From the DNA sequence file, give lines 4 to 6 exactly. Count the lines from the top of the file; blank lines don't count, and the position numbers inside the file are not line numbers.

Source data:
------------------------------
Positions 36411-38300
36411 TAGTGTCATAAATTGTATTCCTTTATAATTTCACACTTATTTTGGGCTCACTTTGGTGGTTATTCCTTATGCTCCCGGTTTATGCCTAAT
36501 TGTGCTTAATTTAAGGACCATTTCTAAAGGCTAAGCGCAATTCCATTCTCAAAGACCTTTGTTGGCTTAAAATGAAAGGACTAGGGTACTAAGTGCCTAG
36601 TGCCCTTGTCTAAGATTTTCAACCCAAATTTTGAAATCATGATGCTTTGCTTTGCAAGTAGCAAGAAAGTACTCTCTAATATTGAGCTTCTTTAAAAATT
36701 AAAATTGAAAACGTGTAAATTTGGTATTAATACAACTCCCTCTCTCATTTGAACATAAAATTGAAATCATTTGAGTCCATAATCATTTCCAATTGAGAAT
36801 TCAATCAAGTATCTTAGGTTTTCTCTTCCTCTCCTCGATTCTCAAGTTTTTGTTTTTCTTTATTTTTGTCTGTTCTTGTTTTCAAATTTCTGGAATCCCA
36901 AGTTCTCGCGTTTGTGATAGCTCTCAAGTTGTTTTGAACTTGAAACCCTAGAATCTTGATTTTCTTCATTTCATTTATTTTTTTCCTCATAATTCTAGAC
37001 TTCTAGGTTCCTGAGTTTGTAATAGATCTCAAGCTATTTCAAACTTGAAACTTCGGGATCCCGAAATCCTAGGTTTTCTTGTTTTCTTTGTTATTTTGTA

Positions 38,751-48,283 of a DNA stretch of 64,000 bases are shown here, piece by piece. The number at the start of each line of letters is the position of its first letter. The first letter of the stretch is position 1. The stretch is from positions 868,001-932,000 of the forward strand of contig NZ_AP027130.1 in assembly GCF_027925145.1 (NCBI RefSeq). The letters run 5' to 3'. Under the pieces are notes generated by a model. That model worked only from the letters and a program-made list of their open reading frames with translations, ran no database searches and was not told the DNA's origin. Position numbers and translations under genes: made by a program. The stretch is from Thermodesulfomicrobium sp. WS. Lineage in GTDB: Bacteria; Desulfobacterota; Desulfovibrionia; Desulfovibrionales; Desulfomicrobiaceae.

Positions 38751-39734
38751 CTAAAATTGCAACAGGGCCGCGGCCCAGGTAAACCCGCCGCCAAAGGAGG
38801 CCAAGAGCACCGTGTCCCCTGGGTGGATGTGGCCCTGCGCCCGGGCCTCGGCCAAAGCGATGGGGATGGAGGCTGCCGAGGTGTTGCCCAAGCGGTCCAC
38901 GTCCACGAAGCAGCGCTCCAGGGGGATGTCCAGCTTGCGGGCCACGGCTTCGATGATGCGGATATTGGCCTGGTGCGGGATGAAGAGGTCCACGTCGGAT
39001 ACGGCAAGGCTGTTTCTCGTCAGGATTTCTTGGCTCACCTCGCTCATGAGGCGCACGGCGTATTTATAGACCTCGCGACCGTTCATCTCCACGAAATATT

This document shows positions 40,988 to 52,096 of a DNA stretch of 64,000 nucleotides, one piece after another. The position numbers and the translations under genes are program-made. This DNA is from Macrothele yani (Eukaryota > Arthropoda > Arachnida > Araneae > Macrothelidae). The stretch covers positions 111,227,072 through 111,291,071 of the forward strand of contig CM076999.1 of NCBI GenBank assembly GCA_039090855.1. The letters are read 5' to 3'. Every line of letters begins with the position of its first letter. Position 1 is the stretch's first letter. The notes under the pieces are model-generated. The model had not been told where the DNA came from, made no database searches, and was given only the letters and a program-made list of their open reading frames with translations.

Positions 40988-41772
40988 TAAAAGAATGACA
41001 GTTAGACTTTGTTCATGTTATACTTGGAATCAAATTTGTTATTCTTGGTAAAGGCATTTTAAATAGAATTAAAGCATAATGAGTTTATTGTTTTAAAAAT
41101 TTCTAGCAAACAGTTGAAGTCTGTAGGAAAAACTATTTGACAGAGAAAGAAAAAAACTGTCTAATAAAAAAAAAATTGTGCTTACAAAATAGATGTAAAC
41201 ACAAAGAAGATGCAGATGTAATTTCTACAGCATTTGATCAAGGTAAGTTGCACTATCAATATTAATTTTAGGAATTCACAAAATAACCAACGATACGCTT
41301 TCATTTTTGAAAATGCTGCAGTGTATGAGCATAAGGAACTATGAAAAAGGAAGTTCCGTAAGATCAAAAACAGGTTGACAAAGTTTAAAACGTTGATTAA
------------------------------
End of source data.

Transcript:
36601 TGCCCTTGTCTAAGATTTTCAACCCAAATTTTGAAATCATGATGCTTTGCTTTGCAAGTAGCAAGAAAGTACTCTCTAATATTGAGCTTCTTTAAAAATT
36701 AAAATTGAAAACGTGTAAATTTGGTATTAATACAACTCCCTCTCTCATTTGAACATAAAATTGAAATCATTTGAGTCCATAATCATTTCCAATTGAGAAT
36801 TCAATCAAGTATCTTAGGTTTTCTCTTCCTCTCCTCGATTCTCAAGTTTTTGTTTTTCTTTATTTTTGTCTGTTCTTGTTTTCAAATTTCTGGAATCCCA